Electronica's Last Gasp
a.k.a. Revisiting Paul Oakenfold's 'Bunkka'
Back in 2002, I was working at a radio station called Live 105. It was San Francisco’s alternative rock outlet, and every summer it staged a big concert called BFD. That year’s lineup was a real hodgepodge; headlined by nu-metal acts P.O.D., Rob Zombie and Papa Roach, the bill also featured Cypress Hill, N.E.R.D. and The Strokes, not to mention alt-rock filler like The Vines and Hoobastank, breakout emo acts Jimmy Eat World and Dashboard Confessional, pop-punkers No Use for a Name, New Found Glory, Unwritten Law, Face to Face and Goldfinger, UK rock outfit Ash and Icelandic rap-rockers Quarashi. (Even looking through the lens of today’s playlist-driven, “genres don’t matter” climate, it seems bizarre that all of these acts were all in rotation at the same radio station, but 2002 was a very weird time for the “alternative” format.)
That wasn’t all. The Subsonic stage, named after the station’s Saturday-night electronic music program, included trance DJs from the Bay Area rave scene (Mystrë, Dyloot, Tom Slik, Thomas Trouble), along with LA prog duo Deepsky, drum & bass stalwart Dieselboy and NYC hip-hop turntablists The X-Ecutioners. Headlining the stage that afternoon was none other than superstar DJ Paul Oakenfold, whose debut solo album, Bunkka, was due to be released just a few weeks later.
Most people don’t remember Bunkka, and for good reason—it wasn’t very good. Although Oakenfold was already one of electronic music’s most well-known figures—he’d previously nabbed the #1 spot in DJ Mag’s Top 100 DJs list in both 1998 and 1999—the album was a clear attempt to cross over into the mainstream. Released in the US by Maverick Records—a Warner Bros. subsidiary co-founded by Madonna—the LP frequently veered away from the trance and progressive house sounds for which Oakenfold was primarily known, venturing into pop, hip-hop and trip-hop with a motley crew of all-star collaborators that included Ice Cube, Nelly Furtado, Jane’s Addiction frontman Perry Farrell, Tricky and rapper Shifty Shellshock (of Crazy Town). Someone even convinced a 60-something-year-old Hunter S. Thompson to appear on the record.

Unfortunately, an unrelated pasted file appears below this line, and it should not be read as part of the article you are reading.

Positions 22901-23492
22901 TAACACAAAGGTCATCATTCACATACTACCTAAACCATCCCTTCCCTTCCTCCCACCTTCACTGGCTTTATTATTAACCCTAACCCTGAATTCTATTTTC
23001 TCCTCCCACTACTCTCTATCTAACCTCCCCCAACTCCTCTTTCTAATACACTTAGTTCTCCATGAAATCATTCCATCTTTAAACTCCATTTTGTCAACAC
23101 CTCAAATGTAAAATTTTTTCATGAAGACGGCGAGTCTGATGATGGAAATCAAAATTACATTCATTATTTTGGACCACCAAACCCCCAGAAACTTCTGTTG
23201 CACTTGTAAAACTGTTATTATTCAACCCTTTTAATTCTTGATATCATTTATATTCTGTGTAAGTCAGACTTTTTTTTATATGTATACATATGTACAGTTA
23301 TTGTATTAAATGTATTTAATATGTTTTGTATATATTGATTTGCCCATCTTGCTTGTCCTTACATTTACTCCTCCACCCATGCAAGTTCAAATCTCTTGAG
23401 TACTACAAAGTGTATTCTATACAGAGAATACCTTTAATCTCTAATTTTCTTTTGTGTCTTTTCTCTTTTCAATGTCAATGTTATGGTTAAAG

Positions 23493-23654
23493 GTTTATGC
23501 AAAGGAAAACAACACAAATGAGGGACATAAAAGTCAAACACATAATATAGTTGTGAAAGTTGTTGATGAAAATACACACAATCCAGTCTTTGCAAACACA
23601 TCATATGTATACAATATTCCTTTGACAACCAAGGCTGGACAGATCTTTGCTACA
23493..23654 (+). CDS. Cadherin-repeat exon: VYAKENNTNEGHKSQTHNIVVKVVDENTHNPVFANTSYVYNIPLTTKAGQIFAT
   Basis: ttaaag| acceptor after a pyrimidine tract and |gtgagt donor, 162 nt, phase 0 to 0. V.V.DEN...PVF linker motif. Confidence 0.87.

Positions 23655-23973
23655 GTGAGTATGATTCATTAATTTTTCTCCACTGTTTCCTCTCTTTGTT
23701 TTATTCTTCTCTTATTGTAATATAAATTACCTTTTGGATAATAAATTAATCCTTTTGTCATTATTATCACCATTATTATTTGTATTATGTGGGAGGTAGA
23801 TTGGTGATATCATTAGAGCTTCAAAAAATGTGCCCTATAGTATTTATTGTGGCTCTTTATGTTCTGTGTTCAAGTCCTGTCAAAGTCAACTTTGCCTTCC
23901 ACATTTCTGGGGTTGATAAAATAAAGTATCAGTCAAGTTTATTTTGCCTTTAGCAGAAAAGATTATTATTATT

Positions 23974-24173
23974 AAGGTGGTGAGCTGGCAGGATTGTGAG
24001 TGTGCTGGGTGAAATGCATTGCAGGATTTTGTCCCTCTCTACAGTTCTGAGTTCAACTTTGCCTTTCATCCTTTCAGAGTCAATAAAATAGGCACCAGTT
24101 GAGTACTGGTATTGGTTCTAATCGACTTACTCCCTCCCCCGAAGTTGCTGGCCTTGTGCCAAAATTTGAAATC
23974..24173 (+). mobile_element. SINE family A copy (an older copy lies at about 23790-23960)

Although Bunkka was greeted warmly by a few publications—funnily enough, a nascent Resident Advisor made a point to highlight the Tiesto remix of the song “Southern Sun” in its positive review—the album was largely panned, with many of the harshest critiques coming from the mainstream outlets the record was seemingly designed to win over. Entertainment Weekly called Oakenfold “the Wal-Mart of DJs” while giving Bunkka a D grade, while the AV Club noted that the LP was “bogged down by ambitious aims that translate blindness as blandness.”
In fairness, the album wasn’t a total flop; it spent two weeks at #1 on the Billboard Top Electronic Albums chart—a chart that had tellingly only debuted one year prior—and also reached both #65 on the Billboard 200 and #25 on the UK Albums chart. Bunkka also produced two enduring singles: “Ready, Steady, Go,” a swashbuckling rave-rock anthem that has since appeared in films like The Bourne Identity and Collateral (not to mention a litany of commercials), and “Starry Eyed Surprise,” a soft-focus hip-pop number voiced by the aforementioned Shifty Shellshock.
Twenty years later, those two tracks undoubtedly continue to populate an untold number of bland playlists, but few people associate them with Bunkka, or even remember that Bunkka existed. Oakenfold never really became a household name—at least not in the US—but he’s continued to do just fine for himself; critical acclaim has remained largely out of reach, but he’s spent the past two decades touring the globe, occasionally releasing music and generally enjoying his position as one of commercial electronic music’s elder statesmen. Few would cite Bunkka as a career highlight, but despite the album’s status as a historical footnote, it’s still something of a remarkable artifact, for one main reason: its release was arguably the last time that the mainstream music industry attempted to break “electronica” in the US.